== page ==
There are certainly cases where some technologies should be left to the experts and ordinary people are probably not the best to be in control. Specialized surgery is a good example. Most people do want a well trained and practiced neurosurgeon when they require brain surgery.



What does conviviality mean for Community-Led Universal Basic Services?


Brain surgery aside, do our food production systems absolutely need the most advanced technologies? While our agricultural system in this country is highly mechanized and produces prodigious amount of food each year, it does so at great expense to the environment and it does not offer many decent jobs in non-specialized agriculture. 


If a large-scale farmer in the Midwest felt like opening their farm to give local people decent agriculture jobs, that farmer might have a difficult time converting such a specialized, technology-dependent operation into one that could be understood by most people. Agricultural mechanization has made farming inaccessible to most people. 


The Amish provide illustrative examples of convivial farming. The Amish do not use modern agricultural technologies to farm; rather, they choose their technologies carefully, with many relying on animals to plow and fertilize their fields, while avoiding the use of pesticides. Farm plots are smaller and typically worked by the family living on the plot.  Aside from the Amish, community farms in suburban New England also offer examples of convivially worked land.


For communities to provide services locally to all members, we need to have more participation. However, such participation would only be possible with convivial technologies. It is easier to volunteer when you can understand the technology you need to use. Most people can learn to pull carrots by hand; it would be more difficult to teach them to operate a combine harvester. Most people, working in a team, can hammer and put up house structures. These communal, labor-based methods can help to bring people together and restore a sense of community.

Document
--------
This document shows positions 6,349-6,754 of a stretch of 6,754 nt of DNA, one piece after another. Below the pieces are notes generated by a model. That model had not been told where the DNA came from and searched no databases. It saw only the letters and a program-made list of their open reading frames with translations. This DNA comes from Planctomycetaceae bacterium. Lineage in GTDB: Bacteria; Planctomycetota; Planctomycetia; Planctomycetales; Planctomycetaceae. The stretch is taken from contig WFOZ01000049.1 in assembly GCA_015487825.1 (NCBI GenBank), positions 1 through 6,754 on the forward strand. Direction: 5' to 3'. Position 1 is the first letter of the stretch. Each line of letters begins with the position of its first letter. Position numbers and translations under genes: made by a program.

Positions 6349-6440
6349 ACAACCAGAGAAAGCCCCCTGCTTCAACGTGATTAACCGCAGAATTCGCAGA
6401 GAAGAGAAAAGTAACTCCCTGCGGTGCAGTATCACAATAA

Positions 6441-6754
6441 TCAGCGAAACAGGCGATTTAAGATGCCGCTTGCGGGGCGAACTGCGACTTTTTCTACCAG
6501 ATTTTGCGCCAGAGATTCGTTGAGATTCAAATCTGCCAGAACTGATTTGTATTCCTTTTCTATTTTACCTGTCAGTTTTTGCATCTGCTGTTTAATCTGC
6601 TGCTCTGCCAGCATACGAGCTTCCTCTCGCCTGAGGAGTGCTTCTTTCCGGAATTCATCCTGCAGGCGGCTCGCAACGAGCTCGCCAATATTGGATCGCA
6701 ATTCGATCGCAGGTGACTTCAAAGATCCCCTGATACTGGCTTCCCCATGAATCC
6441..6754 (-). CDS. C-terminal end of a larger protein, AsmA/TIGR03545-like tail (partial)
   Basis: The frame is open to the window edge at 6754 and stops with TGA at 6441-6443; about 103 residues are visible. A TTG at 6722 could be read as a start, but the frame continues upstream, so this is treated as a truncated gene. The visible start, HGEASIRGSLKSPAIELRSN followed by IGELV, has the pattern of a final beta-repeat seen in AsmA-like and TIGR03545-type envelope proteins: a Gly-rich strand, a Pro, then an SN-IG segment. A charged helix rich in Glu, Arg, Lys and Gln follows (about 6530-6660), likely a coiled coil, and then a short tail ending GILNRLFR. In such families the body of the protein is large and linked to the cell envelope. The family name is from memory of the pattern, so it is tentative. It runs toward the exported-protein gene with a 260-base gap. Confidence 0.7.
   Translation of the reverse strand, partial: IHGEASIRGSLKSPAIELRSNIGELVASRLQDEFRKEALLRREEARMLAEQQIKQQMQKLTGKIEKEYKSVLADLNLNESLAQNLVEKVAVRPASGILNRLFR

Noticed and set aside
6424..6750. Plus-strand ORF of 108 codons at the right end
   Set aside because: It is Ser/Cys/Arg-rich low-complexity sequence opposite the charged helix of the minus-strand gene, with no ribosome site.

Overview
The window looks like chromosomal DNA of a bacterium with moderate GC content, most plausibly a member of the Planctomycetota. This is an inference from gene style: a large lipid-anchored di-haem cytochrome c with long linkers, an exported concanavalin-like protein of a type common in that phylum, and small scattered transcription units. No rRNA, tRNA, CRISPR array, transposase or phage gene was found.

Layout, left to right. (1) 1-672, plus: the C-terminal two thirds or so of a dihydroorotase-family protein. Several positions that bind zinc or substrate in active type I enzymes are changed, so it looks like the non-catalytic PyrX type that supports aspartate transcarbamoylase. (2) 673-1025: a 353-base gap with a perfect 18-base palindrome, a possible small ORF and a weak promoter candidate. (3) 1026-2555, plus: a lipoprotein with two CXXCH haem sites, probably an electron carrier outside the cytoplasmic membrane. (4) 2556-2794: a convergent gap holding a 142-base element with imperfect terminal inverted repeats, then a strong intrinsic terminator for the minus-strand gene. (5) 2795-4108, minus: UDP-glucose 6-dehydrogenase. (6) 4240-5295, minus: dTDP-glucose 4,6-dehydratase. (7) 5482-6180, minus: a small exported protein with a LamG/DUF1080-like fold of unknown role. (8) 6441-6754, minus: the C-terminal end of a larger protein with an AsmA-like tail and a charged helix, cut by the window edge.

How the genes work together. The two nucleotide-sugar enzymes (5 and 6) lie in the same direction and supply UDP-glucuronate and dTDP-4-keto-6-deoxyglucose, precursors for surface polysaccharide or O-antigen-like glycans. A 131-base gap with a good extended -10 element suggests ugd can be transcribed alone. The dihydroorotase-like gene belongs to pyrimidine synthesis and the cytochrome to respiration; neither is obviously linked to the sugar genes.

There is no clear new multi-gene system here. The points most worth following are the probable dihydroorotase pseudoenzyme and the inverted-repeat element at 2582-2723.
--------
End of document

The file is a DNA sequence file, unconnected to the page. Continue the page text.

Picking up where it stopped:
Communities should be able to decide which technologies they want to create, adapt, and adopt. There can be deliberative processes to deciding what technologies to use and share, such as through makerspaces. These processes can help keep technologies accessible to communities and less vulnerable to industrial and financial incentives that demand continued purchasing. 


To be clear, communities do not have to be anti-technology; it can be perfectly reasonable to deem  smartphones and apps as essential. However, communities should consider the implications of those technologies and the power dynamics of choosing such technologies and how technological dependence can be avoided.


If we want people to participate in community work to provide basic services, how can we create jobs that are understandable and can be picked up with minimal training? How can we break the control that ever-advancing, profit-driven technology has on many of our basic needs?



Universal Basic Services